I have found this to be true in a lot of cases, as even American owners will not hire American citizens as crew because of the litigiousness of our society. We have been aboard several large American owned (not flagged) yachts without one single American on the crew.
Sadly, during my career, I went from being the preferred crew (as captain) aboard any flagged vessel to being almost a pariah.
I wish the OP all the luck in the world, but I suggest he seek work aboard American or Marshall Island flagged vessels rather than fight the system. I certainly am glad I am at the end of my career, rather than at the beginning, but I guess I can say that about the state of the world in general.
 

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Discussion Starter · #13 ·
My search on the Internet indicates a) the Schengen visa is not required for US passport holders, and b) the Schengen visa is not a work permit, though it permits business trips.

Further research indicates that to work in another country requires a specific country issue a specific work permit to work solely in that specific country.
The above is what I've found so far in researching this on various websites that seem to be authoritative.

I've emailed the US State Deparment, the USCG, the European Border and Coast Guard, the ILO, and international crew agencies. So far, from an international crew placement agency: "From what I have heard before, Americans do not need a visa to work on foreign flagged vessels. I believe that an American can fly to Europe on vacation and stay for up to I believe it is 3 months." I am hoping for something more concrete, from FIRST-HAND experience or knowledge. I've had many "guesses".

I will certainly share what I learn, but at this point I have no first-hand knowledge nor has anyone supplied any to me.
 

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I'm curious what you expect from any reported first hand experience. It won't be authoritative and could be outdated today. I don't see it as any more valuable than those trying to help in other ways, which seems to annoy you.

Your thread has provoked me to check on an interesting fact. One of my grandparents was born in the EU and it looks like I qualify to apply for citizenship, as a result. I may think about doing that. I have no desire to give up my US citizenship, but understand the US allows dual citizenship, with those countries that do not require an oath to defend. US citizenship does require an oath to defend and those can't compete. I know Britain does not, as my wife is a dual Brit/US citizen. The brexit thing could change things for her in the EU, but that's still to be seen if it will happen. Even post brexit, it's still possible that trade agreements allow a brit citizen more rights in the EU than a US citizen. We'll see.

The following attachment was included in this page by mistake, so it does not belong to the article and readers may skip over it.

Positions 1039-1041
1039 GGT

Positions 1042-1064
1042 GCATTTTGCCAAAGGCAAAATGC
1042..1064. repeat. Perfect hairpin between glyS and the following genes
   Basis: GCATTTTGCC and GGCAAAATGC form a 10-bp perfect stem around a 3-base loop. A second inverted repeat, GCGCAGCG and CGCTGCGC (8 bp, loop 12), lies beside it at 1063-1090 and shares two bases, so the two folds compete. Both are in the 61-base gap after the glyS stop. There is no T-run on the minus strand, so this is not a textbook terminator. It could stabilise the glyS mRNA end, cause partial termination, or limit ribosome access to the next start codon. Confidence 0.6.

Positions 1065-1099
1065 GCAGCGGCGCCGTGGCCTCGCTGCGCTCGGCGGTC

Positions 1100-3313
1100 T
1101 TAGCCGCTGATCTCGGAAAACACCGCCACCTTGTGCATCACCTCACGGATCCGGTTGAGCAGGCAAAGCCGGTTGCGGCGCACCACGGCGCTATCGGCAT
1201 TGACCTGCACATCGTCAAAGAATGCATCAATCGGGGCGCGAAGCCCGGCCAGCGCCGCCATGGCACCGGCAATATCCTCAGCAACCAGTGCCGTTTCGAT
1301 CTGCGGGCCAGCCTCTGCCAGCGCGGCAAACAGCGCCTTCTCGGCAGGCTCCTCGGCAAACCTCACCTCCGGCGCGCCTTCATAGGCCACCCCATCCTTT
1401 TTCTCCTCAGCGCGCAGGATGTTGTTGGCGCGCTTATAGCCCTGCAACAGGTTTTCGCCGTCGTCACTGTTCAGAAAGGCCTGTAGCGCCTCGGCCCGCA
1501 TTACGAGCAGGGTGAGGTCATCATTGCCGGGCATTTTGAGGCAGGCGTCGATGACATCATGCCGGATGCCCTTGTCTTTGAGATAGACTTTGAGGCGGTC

Any chance this is an opportunity for you? If these ideas are annoying to you, we're happy to go play elsewhere and leave you to your journey alone.
 

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Yes, I just pointed out the situation is "in flux".

So even if someone had a certain experience in the recent past, that does not mean yours will be the same a few months from now.

Again - if an employer's recruiting ad says you need an EU Visa, it simply does not matter what the legal requirements are.

Just get the visa even if it is not required, if you want to be considered for the position.
 

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US citizens pay taxes regardless of where the income is earned.

There are reciprocity treaties so you can deduct taxes paid to other jurisdictions.

Complexity requiring expensive lawyers.

People making under a certain threshold are exempted from paying, but never from filing.
 

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US citizens pay taxes regardless of where the income is earned.

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I understand it's a touch more complicated than that. I think what you pay depends on a number of factors, such as whether you are working for a foreign affiliate of a US employer or for a foreign employer, or even whether you're a government employee. Whether you still reside in the US and are working overseas, or reside overseas too. Then, I understand income tax is an entirely different beast from medicare and social security. Gives me a headache.
 

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On another point of taxation, I have taken exemptions for doing work in another State, or in particular, outside of a city income tax jurisdiction. I've had to keep a calendar of days I collected income, but was not inside their city jurisdiction and claimed a reduction in local taxable income. Makes sense, but what a pain to keep track of.